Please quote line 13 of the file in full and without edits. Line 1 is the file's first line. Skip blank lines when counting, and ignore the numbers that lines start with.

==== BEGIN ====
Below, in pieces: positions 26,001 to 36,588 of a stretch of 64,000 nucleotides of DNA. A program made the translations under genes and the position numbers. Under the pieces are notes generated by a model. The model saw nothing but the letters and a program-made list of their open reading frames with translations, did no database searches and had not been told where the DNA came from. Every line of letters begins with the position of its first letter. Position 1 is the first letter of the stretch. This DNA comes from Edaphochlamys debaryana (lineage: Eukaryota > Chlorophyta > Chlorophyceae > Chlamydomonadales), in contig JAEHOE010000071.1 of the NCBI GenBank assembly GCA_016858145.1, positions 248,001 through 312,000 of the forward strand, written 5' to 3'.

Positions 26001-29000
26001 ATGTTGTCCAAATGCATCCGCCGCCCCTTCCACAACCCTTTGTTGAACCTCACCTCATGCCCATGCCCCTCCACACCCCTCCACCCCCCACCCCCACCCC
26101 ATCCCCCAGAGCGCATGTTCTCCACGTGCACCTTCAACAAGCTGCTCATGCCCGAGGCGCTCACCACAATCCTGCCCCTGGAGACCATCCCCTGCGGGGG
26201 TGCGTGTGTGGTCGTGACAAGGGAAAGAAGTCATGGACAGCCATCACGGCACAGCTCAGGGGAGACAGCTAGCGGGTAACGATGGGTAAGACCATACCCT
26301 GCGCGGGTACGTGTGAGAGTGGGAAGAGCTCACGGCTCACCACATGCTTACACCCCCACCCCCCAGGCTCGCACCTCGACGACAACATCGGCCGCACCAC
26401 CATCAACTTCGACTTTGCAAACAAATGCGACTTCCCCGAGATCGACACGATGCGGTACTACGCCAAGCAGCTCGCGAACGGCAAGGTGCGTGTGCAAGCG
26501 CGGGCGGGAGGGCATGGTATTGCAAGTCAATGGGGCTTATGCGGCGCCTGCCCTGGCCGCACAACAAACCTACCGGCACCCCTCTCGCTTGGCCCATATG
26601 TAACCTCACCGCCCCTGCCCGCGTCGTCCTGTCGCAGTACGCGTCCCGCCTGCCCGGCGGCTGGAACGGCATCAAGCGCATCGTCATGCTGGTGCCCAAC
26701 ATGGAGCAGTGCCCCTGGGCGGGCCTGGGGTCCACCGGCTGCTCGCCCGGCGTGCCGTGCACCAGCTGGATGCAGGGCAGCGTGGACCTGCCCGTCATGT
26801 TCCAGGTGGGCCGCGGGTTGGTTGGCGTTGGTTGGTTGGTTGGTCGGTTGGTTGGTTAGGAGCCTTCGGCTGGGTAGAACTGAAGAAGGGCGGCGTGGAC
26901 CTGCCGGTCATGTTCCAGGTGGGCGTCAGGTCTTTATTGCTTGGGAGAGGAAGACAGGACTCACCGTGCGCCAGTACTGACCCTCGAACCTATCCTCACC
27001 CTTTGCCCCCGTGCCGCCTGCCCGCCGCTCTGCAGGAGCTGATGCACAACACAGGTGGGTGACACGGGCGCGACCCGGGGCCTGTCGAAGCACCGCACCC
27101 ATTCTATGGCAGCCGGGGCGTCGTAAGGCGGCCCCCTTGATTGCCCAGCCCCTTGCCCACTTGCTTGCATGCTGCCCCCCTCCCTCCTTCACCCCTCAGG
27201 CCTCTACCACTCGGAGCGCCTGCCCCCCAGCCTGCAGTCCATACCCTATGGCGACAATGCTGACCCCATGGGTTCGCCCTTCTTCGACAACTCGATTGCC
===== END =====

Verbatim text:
27001 CTTTGCCCCCGTGCCGCCTGCCCGCCGCTCTGCAGGAGCTGATGCACAACACAGGTGGGTGACACGGGCGCGACCCGGGGCCTGTCGAAGCACCGCACCC